These first ones are from ATCO Dragway at Atco, NJ. These are slightly larger than a standard business card. These white examples come from the Cayuga International Dragway Park in Cayuga, Ontario. They are similar in size to the ATCO slips. This slightly smaller slip is from the NHRA Springnationals at Columbus, Ohio. The slip is cream colored. It is customized for the event, and is a piece of advertising for Chrondek, a company specializing in drag racing timing systems.These small thin paper slips come from Old Bridge Township Raceway Park in Englishtown, New Jersey. One of these slips has “white Vette” as opposed to the car number. A picture of said Corvette was included with these slips.  This slip is from Maple Grove Dragway, and it not only lists Chrondek, but also has an add for SW Race Cars and Components, Inc. on the reverse. New York National Speedway was located in Center Moriches, New York, and existed from 1966 to 1980. These series of small slips are from New York National. Another photo of the white Corvette at the track is included with this set of slips. The reverse has advertisements for Musclecars Performance Centers. York US30 Dragway operated out of York Airport in Thomasville, Pennsylvania. It operated from 1965 to 1979. These slips are from that long gone track. The reverse has advertisements for Hartman Automotive Racing Engines. The last slip is from Great Lakes Dragaway. This is from 1990, and unlike the others, this one has more specific information, such as reaction time, and more complete speed. This slip was signed by “Dyno” Don Nicholson.

Next week, the drag racing theme continues with a parachute.

The Paperwork Aspects of Auto Racing Part 1

By David G. Firestone

The mere word “paperwork” will make any person groan. Nobody likes paperwork. It is just awful. Yet it’s become a necessary evil. It permeates every aspect of life, even in auto racing.

NASCAR and almost all racing sanctioning bodies issue “competitor licenses.” Competitor licenses are significantly harder to obtain than a standard driver’s license, and the sanctioning bodies make the rules for obtaining them difficult on purpose, so that the average Joe can’t buy a race car on eBay, and drive it in a race. As you get higher and higher in the racing ranks, the requirements become stricter, and harder to obtain.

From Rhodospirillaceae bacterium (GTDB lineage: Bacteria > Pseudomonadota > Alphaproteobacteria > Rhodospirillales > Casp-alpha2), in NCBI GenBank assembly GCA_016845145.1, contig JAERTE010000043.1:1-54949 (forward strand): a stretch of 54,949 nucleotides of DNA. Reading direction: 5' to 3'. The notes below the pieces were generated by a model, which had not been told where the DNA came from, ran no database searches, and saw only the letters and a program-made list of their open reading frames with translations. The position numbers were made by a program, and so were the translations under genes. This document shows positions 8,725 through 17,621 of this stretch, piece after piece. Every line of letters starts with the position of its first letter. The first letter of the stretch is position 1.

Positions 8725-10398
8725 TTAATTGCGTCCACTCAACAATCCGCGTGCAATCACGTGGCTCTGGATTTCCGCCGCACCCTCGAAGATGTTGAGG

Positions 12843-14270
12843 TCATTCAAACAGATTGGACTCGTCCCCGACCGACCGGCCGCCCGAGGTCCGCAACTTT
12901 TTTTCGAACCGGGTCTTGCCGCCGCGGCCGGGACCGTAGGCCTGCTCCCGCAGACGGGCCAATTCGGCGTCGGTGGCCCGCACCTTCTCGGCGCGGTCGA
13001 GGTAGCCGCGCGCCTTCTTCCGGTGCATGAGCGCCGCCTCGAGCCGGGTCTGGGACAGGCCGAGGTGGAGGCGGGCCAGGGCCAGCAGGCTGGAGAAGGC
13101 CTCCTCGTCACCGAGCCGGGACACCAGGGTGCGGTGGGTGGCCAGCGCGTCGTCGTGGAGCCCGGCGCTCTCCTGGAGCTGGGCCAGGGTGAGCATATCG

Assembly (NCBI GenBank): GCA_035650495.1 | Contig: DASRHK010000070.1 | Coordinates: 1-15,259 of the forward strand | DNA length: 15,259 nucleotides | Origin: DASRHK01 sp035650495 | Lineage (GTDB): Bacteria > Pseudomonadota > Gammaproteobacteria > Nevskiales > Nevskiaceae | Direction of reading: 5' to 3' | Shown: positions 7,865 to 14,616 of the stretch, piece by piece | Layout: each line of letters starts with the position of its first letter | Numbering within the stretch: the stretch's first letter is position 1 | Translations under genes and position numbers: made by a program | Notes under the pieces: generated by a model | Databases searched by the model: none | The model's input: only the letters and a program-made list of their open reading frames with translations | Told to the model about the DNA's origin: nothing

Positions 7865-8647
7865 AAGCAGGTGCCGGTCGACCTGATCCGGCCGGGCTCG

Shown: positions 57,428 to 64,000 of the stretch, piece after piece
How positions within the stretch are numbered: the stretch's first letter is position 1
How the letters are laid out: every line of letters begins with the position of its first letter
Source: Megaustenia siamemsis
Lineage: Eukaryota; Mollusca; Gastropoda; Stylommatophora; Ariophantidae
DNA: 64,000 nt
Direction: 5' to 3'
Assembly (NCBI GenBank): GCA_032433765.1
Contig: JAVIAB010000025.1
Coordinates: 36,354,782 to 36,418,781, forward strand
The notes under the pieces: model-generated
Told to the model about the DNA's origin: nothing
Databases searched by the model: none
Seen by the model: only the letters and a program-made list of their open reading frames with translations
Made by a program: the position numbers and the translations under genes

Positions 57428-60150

This is not a new phenomenon. This goes back to the 1960’s. As time has worn on, the need for such regulation has become paramount, as auto racing has grown in popularity over the last 30 years. Many fans would love to race with their favorite drivers, but the fact is that due to their lack of experience and skill, this could cause a lot of problems. Race car drivers have skills capabilities that the average joe could only dream of having, and the competitor license makes sure that those who can do, and those who can’t watch.

John “Shorty” Miller was a NASCAR and ARCA competitor in the 1960’s and 1970’s. He was one of the founders of the Dayton Auto Racing Fan Club, or DARF, and is in the DARF Hall of Fame. In 1976, he was involved with ARCA, and was issued this license. For documents as old as they are, they are in good condition. It also comes with a copy of the 1976 ARCA Rule Book, which contains 12 pages of rules, which covers a lot of ground, but leaves so much open, it’s not funny. Center Line was founded as the Center Line Tool Corporation in 1970 by Ray Lipper. Lipper saw the need for a good performance rim, and soon the company started focusing only on wheels. Lipper was also an avid racer, and raced in SCCA, and CART. His time in CART was not successful, with a DNS at the Phoenix race, and was one of 47 drivers not to qualify for the 1982 Indianapolis 500. He was elected to the SEMA Hall of Fame in 2002. I recently purchased some of his racing memorabilia, including some paperwork.